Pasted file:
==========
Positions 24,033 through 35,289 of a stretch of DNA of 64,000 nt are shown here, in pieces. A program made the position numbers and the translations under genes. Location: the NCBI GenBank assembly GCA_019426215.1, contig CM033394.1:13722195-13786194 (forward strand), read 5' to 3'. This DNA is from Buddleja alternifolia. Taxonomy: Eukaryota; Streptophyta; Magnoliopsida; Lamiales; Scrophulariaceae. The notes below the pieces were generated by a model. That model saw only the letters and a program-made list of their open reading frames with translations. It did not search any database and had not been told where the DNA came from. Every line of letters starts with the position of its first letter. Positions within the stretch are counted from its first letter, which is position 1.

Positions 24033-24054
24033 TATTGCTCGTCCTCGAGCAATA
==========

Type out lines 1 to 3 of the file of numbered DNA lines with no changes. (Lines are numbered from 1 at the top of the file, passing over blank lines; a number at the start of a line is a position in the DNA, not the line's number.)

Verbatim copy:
Positions 24,033 through 35,289 of a stretch of DNA of 64,000 nt are shown here, in pieces. A program made the position numbers and the translations under genes. Location: the NCBI GenBank assembly GCA_019426215.1, contig CM033394.1:13722195-13786194 (forward strand), read 5' to 3'. This DNA is from Buddleja alternifolia. Taxonomy: Eukaryota; Streptophyta; Magnoliopsida; Lamiales; Scrophulariaceae. The notes below the pieces were generated by a model. That model saw only the letters and a program-made list of their open reading frames with translations. It did not search any database and had not been told where the DNA came from. Every line of letters starts with the position of its first letter. Positions within the stretch are counted from its first letter, which is position 1.

Positions 24033-24054
24033 TATTGCTCGTCCTCGAGCAATA